If you are a writer, you almost never write. You experience things, things that are sad, happy, weird, funny and just plain real. However, if you are like me, you almost never open your laptop to write these experiences down.
It often goes like this; you feel a spark of inspiration, you rush to your laptop and open up whatever word processing site you use and then you just…stop. The blank page staring back at you yearning, begging you to fill it with ingenuity is daunting as you question whether you are up to the task of fulfilling its never-ending wishes. So you open your social media for “inspiration” and end up scrolling mindlessly through a haze of GIFs, memes and conspiracy theories until you look at your clock and realize you have spent the last 3 hours on Twitter and have written nothing.
You close your laptop and conclude that perfection cannot be rushed and a fresh start in the morning will do you some good. Pleased with this sense of closure, you reward yourself by binge-watching your favorite Netflix series until about 4′ o clock in the morning. That fresh start in the morning becomes waking up at noon with a headache and the minutest of desires to write anything. You lounge around all day, maybe see a movie or go out with friends. All the while, that spark sits in the back of your mind’s eye nagging you and eating away at your sense of self-worth as a writer.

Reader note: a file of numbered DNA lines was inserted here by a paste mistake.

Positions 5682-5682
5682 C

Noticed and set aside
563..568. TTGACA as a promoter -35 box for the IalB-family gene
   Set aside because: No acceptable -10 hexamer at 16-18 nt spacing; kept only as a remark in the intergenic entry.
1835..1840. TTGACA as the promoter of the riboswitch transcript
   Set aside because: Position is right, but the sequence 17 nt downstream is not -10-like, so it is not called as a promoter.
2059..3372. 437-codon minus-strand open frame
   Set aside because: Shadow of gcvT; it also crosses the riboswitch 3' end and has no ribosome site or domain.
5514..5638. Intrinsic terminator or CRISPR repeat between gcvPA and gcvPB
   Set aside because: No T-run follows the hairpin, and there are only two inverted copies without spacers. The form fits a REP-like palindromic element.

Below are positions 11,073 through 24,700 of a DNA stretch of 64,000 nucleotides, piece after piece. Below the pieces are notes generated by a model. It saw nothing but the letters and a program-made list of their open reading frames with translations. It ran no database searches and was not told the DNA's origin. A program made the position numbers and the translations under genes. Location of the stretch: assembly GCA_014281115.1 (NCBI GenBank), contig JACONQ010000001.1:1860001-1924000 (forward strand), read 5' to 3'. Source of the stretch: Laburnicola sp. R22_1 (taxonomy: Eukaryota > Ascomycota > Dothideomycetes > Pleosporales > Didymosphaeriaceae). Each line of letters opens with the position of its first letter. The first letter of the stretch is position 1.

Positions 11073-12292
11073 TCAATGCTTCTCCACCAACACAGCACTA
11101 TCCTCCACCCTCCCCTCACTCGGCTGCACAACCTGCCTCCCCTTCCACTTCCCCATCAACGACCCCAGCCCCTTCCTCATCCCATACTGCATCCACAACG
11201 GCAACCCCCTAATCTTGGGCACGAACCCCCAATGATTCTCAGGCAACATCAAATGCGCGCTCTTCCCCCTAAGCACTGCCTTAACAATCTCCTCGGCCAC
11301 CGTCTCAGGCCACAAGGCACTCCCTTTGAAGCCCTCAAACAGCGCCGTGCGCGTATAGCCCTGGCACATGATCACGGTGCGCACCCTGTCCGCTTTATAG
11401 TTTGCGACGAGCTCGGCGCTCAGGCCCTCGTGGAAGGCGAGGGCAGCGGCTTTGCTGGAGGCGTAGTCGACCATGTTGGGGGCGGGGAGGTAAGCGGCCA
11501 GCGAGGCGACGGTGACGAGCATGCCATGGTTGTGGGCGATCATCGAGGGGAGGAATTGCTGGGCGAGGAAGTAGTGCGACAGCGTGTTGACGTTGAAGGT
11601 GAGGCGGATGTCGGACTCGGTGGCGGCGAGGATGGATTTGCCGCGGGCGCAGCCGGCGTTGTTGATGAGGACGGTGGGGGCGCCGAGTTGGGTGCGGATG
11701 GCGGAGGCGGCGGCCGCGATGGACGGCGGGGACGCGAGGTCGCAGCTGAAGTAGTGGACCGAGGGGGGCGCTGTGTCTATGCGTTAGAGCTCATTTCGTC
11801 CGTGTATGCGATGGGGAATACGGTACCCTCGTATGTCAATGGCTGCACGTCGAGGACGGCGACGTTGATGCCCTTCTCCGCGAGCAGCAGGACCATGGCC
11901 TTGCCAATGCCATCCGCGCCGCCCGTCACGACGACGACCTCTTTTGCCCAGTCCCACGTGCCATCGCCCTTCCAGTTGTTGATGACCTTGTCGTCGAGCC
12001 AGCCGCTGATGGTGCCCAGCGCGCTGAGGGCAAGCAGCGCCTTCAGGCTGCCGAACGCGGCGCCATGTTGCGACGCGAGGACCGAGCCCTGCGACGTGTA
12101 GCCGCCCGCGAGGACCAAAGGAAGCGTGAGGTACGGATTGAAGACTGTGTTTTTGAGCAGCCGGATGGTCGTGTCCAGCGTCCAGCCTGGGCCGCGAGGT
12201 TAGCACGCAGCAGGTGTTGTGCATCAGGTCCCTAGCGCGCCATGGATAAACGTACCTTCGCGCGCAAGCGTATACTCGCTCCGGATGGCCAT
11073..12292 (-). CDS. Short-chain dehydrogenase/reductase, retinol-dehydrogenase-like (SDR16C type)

This sounds more dramatic than it really is but a common plight of the modern-day writer is the existence of good writers. The writer today must fill the shoes left by the likes of Maya Angelou, WEB Du Bois, Richard Wright, Octavia Butler, and Amiri Baraka. Writers whose works left a lasting impact on generations upon generations and helped uplift the status of the writer in the eyes of society. The good writers of the past seemingly wrote prose, memoirs, poetry, and fictitious narrative with an ease and elegance that could only have come from the gods. I am not these writers. In comparison, I ramble and rush, bumble and blunder barely hit the mark and narrowly escape failure each time I open my laptop to write. Or so I tell myself.
That inner critic eats away at our willingness to tell stories until it does its deed and we stop writing altogether. You do other things. Go to work, go to school, read, go to a bar with friends, all while a little voice in the back of your head is just saying “Write,” over and over again. You ignore it and justify it by saying you are waiting until you are in the right headspace. But the truth is, you’re afraid. Is anything you write going to be worth reading? Is anything you write even worth writing? Days turn into weeks without looking at that blank page and you feel like life is moving so fast. Until one day you stop and look around. You realize that life wasn’t moving fast but that you were running. Running away from the very thing that made sense to you. So you open your laptop and you write.